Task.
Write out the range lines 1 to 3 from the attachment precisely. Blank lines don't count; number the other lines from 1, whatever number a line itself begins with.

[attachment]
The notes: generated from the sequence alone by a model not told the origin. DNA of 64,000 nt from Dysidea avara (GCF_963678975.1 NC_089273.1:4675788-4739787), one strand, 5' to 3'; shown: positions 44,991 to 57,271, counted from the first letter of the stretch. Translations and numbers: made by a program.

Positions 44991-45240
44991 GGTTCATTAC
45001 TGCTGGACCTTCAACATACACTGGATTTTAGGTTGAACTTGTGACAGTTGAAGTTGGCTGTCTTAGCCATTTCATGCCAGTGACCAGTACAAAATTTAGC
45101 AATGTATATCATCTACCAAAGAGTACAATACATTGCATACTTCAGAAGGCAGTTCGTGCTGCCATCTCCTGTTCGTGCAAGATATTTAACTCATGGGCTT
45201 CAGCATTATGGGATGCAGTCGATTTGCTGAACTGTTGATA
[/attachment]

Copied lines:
The notes: generated from the sequence alone by a model not told the origin. DNA of 64,000 nt from Dysidea avara (GCF_963678975.1 NC_089273.1:4675788-4739787), one strand, 5' to 3'; shown: positions 44,991 to 57,271, counted from the first letter of the stretch. Translations and numbers: made by a program.

Positions 44991-45240
44991 GGTTCATTAC